Won’t those be wonderful times? Geek culture will coincide with athletics, because your performance will depend on how much you can overclock yourself, and it’ll all be about leveling-up as quickly as possible. Hipster sophisticates will be angling for the android bodies Designed In California; meanwhile, Cosmo Girl will be touting the new iHuman Air. It won’t have an optical drive or an Ethernet port, but as long as the damsels still have a place for a USB plug, their boyfriends will be happy. Your mind will be able to spawn any sort of sub-process you want, from a simple arithmetic program to a full-fledged molecular dynamics simulation, so math teachers won’t have to worry about calculators eroding manual mathematics skills anymore, and the computerized proof of the four-color mapping theorem will be fully intuitive! Best of all, because they use so few mental faculties, professional creationists will be kept as the new virtual pets.

Anyway, thanks to my tooth problem and the small matter of having to do some science-type research this week, it’s time for playing some “golden oldies.” I’ll be converting a pedagogical paper I wrote a few years ago into blag form, which should yield two or possibly three posts on pushing the supersymmetric quantum mechanics I’ve described recently into the relativistic regime.

Welcome to the Party, Ben!

My friend Ben Allen, a mathematician (he is what I play on TV), has started his own blag, Plektix. This is his way of spelling plectics, Murray Gell-Mann’s suggestion for what to call the study of complexity and simplicity. OK, as far as neologisms go, it’s not quite as shiny as Buckminster Fuller’s replacement for the word sunset, but it’s not bad. Let’s give Ben a warm welcome to the fractious, contentious, infuriating and sometimes enlightening pursuit that is online science writing!

I hope he doesn’t mind if I add that everybody says he looks uncannily like John Cusack.

This sounds like a good time, or as good a time as any other, to mention a few suggestions for anybody who wants to get into the blagging hobby and attract a bit of a reading audience. None of these remarks are particularly original with me, and I won’t pretend that I’m the most successful at implementing them or attracting an audience at all, but what the heck:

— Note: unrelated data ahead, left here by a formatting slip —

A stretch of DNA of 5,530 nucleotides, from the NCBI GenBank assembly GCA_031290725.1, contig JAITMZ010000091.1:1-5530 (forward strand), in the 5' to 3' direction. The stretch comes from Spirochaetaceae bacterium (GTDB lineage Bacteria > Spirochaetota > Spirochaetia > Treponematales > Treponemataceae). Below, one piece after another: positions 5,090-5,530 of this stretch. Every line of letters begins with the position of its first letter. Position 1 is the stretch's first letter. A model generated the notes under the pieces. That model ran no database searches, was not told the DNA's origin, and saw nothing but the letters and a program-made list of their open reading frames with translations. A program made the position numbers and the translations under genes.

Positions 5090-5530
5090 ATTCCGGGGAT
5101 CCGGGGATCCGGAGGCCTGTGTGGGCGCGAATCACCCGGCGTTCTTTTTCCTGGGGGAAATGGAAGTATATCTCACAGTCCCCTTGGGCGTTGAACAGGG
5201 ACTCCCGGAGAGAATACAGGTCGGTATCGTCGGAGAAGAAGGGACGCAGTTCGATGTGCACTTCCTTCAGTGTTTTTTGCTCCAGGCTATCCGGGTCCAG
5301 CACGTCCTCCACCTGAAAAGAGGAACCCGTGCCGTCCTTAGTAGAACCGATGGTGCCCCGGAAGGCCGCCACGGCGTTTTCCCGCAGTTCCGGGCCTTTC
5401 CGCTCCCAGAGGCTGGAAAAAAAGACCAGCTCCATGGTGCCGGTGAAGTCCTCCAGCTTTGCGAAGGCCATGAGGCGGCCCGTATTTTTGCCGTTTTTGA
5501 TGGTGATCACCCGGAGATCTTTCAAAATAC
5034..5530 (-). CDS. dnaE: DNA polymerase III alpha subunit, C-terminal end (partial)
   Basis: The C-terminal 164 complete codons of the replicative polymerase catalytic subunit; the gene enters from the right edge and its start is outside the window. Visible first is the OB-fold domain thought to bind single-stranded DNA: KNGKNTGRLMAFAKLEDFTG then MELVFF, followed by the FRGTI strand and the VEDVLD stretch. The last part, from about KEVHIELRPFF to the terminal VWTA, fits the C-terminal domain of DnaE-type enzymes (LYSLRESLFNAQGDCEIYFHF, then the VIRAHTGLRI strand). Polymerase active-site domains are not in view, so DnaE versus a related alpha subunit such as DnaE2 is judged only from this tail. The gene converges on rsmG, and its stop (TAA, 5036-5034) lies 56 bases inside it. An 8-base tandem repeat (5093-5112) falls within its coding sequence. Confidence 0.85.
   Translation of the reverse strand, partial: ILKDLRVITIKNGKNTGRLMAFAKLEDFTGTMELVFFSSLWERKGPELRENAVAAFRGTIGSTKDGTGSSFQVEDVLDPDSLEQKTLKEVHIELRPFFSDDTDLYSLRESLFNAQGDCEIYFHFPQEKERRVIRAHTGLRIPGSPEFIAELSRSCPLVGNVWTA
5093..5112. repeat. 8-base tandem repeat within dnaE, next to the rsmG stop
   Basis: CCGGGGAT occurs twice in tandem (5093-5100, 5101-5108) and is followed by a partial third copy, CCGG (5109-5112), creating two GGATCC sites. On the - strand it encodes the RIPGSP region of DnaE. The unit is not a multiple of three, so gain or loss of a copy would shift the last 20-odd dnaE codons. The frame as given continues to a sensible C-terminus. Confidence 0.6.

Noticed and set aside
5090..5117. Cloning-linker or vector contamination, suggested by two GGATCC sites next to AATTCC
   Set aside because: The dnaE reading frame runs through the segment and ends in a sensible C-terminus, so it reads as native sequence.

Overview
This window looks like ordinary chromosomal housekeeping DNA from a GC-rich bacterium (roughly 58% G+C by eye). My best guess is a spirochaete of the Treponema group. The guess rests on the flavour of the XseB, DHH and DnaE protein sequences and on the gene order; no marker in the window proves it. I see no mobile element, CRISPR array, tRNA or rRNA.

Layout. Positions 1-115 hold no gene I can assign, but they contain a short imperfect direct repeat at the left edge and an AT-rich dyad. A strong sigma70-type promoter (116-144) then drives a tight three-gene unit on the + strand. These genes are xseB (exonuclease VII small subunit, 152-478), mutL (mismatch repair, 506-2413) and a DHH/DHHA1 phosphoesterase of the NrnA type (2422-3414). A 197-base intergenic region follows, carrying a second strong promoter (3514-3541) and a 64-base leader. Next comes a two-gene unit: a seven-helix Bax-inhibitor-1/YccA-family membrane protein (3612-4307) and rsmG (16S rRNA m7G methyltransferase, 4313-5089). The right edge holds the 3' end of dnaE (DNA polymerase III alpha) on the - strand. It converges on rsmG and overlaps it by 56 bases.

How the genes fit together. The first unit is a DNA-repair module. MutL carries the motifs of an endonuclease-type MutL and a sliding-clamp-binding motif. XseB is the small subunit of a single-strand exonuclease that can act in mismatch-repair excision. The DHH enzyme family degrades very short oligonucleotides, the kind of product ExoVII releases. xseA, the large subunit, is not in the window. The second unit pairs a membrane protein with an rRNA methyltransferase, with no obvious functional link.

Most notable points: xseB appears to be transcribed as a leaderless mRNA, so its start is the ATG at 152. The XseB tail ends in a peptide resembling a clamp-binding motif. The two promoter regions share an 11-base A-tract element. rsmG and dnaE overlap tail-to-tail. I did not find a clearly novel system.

Continue reading Welcome to the Party, Ben!

Square Roots by Hand

A little while back, several of my fellow math-and-science bloggers and I got into a discussion of a particularly hare-brained way to reform math education, and I mentioned that nobody in my generation seems to have learned how to take square roots by hand, or at least, not within any formal school curriculum. The comments I received suggest that cheap calculators made this phase out of the grade-school math classes by the early 1980s, or thereabouts. Today, I found that 360 has written a nice post explaining a geometrical interpretation of an algorithm for doing so.

Of course, there’s no way such a lesson would be allowed anywhere near an elementary school, because it emphasizes understanding why a method works.

Additional Weekend Fluff: Sauron

I dropped by a friend’s place while he, his girlfriend and a couple others were watching the last Lord of the Rings movie, which I’d never seen before, and somebody pointed out that many shots would be perfect for commercials. We spent the next ~40 minutes giving the movie an ad-themed MST3k treatment. It didn’t exactly inspire me to see the rest of the series.

However, there was one advertisement in particular which I really wanted to see implemented. And what with current happenings in science-blogging territory, one element of the parody was uppermost in my mind.

Curse you, Internet, for retroactively stealing my joke before I could tell it! Curse you, I say!

Weekend Fluff: Luke As A Girl

I’ve been reading through Podblack Blog ever since the Podblack Cat hosted the Skeptic’s Circle (and kindly included an entry of mine). This is how I discovered that the Internets have a Carnival of Feminist SF, dedicated to feminist perspectives on science fiction. This is undeniably a good thing to have, although stumbling across it like this gives me an eerie feeling: for a kid who spent most of his teenage years reading SF, watching SF on the Tube or trying to write it himself, I know astonishingly little about SFnal happenings on the Internets. I fail at fandom.

(Or is that, in more modern parlance, “FANDOM: UR DOIN IT RONG”?)

Anyway, one of the entries in the carnival is Lisa Paitz Spindler‘s note on a new series of Star Wars merchandise based on Ralph McQuarrie’s early concept art. In one revision of the story which eventually became the first Star Wars movie, Luke Skywalker was a girl named Luka Starkiller. First, I should note, “Starkiller” is an impossibly corny name, even for a movie about samurai in space. Second, Spindler asks,

how might it have influenced Hollywood if the most popular sci-fi adventure flick ever had starred a kick-arse female protagonist?

I can’t give an optimistic response. The portrayal of women in the Star Wars saga is perpetually dismal, varied only by slight interruptions which make the missed opportunities in the rest all the more unbearable. Speculating about how the series would have turned out if, say, the sexes of Luke and Leia had been swapped is rather beside the point: why not ask how the movies would have developed if an entirely different creator had been the driving force?
Continue reading Weekend Fluff: Luke As A Girl